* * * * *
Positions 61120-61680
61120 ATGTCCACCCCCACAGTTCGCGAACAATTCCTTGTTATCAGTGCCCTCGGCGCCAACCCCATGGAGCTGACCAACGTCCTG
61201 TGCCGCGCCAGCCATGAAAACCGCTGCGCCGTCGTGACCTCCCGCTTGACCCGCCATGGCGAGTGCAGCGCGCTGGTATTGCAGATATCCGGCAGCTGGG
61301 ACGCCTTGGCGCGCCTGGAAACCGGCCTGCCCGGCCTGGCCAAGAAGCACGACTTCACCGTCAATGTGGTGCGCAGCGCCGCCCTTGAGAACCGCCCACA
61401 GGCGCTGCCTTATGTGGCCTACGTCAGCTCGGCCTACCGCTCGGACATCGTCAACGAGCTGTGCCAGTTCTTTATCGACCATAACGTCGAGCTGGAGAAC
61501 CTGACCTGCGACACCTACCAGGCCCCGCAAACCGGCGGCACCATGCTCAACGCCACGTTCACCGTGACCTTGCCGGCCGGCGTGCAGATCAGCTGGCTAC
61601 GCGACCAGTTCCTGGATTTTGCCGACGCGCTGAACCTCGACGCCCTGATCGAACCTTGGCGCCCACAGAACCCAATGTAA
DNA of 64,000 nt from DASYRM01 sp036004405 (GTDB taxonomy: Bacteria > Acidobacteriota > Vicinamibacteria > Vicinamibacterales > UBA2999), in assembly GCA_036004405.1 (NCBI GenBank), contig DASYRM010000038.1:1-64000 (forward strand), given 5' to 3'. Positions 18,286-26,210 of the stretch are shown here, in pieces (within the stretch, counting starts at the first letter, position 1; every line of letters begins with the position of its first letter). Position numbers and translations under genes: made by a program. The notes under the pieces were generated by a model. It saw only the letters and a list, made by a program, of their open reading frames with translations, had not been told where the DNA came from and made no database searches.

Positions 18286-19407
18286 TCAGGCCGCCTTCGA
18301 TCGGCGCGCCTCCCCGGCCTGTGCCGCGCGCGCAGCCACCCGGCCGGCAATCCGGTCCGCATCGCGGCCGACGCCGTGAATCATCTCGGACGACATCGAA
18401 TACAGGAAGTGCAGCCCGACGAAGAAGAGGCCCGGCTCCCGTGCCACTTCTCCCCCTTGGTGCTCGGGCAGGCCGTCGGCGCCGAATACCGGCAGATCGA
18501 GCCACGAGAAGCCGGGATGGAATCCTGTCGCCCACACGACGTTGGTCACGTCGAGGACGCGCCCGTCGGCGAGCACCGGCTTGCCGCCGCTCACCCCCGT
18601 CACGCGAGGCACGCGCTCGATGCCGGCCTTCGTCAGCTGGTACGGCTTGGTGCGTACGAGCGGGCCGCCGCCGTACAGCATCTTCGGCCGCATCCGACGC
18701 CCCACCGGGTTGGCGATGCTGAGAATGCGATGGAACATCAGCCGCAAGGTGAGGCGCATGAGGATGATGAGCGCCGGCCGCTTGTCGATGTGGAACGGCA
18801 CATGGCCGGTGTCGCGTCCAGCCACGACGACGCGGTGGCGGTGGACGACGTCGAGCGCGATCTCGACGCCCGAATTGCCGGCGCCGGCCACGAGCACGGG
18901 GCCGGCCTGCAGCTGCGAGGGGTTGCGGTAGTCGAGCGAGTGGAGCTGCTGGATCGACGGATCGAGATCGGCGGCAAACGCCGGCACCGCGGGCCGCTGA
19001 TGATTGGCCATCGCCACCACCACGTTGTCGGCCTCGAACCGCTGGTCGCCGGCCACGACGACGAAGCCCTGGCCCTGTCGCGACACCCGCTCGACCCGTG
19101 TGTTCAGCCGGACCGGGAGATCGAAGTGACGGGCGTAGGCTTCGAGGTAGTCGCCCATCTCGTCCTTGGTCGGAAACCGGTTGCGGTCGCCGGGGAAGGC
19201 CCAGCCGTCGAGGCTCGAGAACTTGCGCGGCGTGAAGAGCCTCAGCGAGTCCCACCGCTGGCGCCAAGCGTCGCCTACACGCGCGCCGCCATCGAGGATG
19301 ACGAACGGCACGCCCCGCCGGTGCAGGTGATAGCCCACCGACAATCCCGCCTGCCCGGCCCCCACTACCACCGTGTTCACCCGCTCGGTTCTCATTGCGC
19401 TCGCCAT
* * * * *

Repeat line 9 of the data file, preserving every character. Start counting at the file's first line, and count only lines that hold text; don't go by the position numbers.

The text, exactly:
Positions 18286-19407